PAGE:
We’ve all heard of or seen a number of acronyms thrown around as coaching models over the years. Whether in management training or during your own coaching sessions with your leader, Coaching Models have become very common in recent years. Let’s examine the benefits of using a one as well as some of the more common and effective models out there.
What is a Coaching Model?
Coaching Models are typically comprised of the steps within a coaching roadmap outlined in an easy to remember acronym. Since coaching conversations can often be difficult conversations, the models are intended to provide some consistency in the flow of the conversation and a plan to ensure all of the key topics are covered.
Benefits of Using a Coaching Model
Whether you’re an experienced people leader or a new coach, leveraging a Coaching Model will help you to ensure you have a solid plan for your coaching conversation. We all know that planning is key to having a productive coaching conversation and walking away from the conversation with employee commitment to improve. In addition, having an easy to remember flow to a conversation will give you a level of comfort no matter which direction the conversation takes as you always know what your next step is. This means it essentially helps you stay focused and better able to manage the coaching interaction.
Common Coaching Models
IGROW Coaching Model
IGROW is an effective coaching model for performance improvement conversations. It helps you to structure the coaching conversation so that the issue is highlighted and that you exit the coaching conversation with a solid development plan.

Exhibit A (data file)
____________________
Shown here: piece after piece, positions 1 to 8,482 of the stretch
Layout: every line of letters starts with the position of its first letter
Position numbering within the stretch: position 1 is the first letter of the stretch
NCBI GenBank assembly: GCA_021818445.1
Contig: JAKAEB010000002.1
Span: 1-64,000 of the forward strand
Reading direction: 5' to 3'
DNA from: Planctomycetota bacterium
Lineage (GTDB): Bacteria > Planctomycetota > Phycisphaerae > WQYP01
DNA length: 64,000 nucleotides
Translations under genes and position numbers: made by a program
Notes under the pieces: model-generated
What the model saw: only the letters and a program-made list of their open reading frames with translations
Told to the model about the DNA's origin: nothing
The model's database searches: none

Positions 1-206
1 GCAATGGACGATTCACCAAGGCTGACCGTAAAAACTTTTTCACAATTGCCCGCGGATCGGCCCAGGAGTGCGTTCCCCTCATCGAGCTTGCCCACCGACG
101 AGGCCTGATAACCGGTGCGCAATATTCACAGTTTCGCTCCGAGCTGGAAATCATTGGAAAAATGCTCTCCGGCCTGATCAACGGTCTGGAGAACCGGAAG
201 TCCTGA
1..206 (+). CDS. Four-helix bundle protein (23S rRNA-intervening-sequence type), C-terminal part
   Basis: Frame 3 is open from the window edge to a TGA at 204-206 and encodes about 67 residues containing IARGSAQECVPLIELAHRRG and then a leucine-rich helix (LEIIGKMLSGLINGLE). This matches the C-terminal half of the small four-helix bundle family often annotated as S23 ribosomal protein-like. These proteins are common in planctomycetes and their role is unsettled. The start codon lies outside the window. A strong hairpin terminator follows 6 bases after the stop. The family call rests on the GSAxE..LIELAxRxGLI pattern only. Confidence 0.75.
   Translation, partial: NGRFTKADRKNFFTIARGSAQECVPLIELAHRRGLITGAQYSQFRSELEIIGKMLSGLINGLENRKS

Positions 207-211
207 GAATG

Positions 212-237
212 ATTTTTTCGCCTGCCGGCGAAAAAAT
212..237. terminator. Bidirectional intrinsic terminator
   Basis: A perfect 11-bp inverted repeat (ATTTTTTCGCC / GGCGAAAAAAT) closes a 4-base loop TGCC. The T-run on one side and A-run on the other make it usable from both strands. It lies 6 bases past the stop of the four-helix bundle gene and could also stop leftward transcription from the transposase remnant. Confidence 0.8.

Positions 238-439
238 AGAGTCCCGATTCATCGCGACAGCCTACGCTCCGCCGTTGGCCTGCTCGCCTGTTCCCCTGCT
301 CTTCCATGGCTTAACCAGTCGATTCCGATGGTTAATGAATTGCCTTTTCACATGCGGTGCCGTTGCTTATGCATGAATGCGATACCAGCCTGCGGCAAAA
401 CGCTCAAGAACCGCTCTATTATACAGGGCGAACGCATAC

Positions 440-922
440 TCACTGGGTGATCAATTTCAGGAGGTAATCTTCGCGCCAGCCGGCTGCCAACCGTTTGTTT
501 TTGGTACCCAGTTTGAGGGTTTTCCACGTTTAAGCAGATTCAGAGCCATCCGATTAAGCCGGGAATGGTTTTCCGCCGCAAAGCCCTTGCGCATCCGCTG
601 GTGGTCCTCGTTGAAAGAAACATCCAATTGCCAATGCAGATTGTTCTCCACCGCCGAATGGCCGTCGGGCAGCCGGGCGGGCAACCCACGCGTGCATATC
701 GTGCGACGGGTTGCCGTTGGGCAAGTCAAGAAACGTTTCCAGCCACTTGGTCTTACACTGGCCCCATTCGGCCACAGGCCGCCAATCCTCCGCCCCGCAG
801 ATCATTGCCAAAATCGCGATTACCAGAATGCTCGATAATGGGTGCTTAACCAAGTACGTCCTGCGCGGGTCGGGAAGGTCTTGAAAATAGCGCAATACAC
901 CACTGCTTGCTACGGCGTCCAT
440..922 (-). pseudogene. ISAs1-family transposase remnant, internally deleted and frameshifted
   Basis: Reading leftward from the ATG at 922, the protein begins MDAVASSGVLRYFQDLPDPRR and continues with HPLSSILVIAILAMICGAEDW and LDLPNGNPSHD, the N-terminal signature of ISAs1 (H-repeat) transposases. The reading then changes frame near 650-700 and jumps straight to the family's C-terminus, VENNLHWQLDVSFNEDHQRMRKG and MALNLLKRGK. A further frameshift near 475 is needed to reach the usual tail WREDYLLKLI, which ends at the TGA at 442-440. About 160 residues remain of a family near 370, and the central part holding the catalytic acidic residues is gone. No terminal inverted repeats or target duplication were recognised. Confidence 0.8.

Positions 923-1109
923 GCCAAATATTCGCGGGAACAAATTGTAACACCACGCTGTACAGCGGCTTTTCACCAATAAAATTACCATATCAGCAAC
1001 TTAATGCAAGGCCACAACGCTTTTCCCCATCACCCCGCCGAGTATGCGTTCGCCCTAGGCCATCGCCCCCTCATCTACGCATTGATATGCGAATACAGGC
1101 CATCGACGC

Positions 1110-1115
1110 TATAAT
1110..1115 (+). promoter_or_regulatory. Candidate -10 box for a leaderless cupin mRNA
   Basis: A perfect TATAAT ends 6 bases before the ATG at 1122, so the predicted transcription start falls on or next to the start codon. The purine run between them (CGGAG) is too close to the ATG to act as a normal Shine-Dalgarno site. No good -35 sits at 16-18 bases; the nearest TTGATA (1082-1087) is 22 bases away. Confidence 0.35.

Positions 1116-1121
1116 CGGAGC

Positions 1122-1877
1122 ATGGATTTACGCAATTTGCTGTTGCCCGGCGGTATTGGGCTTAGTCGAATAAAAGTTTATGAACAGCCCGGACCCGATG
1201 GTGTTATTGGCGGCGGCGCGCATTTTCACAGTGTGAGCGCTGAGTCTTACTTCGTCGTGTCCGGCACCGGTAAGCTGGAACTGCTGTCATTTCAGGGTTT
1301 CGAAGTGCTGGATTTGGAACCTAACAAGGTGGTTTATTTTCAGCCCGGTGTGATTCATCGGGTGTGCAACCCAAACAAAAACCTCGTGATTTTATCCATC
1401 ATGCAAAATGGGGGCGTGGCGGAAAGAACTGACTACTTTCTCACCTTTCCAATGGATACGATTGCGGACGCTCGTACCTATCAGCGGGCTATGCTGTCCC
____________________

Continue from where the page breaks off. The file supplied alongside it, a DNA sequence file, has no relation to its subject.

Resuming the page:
For more in depth information on how to apply this model you can find more in the article IGROW Model for Performance Improvement and the Coaching Conversation.
GROW Coaching Model
GROW is one of the more common models and can be used with broad application. It is similar to IGROW but leaves room for constructive or strength focused conversations.
What Action is Next
This coaching model provides greater detail on the steps to take within a coaching conversation.
Assess the Current Situation
Creatively Brainstorm Alternatives
Validate an Action Program Design
While this model is not explicitly for coaching conversations, you can see how it can be leveraged in this way. It can be used in a variety of ways, whether focused on employee development, self improvement, or problem solving.
State the Problem
Observe the Problem Resolved
List the Exceptions
Verify the Plan
Execute the Plan
Select the Right Coaching Model for You
Any of these can be applied effectively and lead to productive outcomes from your coaching conversations. When you’re using a model successfully, you should feel like you’re having a natural conversation rather than walking through a checklist. No matter which coaching model you use, the important thing is to feel comfortable. The more comfortable and confident you are, the more productive and successful your coaching conversation will be.
What other Coaching Models do you use? Have you found one particular approach better than others? We’d love to hear your comments on our Facebook page!